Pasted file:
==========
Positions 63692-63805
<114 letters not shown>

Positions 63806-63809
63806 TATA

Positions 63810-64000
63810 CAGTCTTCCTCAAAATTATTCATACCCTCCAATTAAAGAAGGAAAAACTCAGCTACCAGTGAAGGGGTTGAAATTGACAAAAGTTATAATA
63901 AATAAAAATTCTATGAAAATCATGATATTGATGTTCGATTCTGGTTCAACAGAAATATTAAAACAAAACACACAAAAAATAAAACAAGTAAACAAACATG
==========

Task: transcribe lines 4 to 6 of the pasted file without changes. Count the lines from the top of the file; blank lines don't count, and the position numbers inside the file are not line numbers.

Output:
63806 TATA

Positions 63810-64000
63810 CAGTCTTCCTCAAAATTATTCATACCCTCCAATTAAAGAAGGAAAAACTCAGCTACCAGTGAAGGGGTTGAAATTGACAAAAGTTATAATA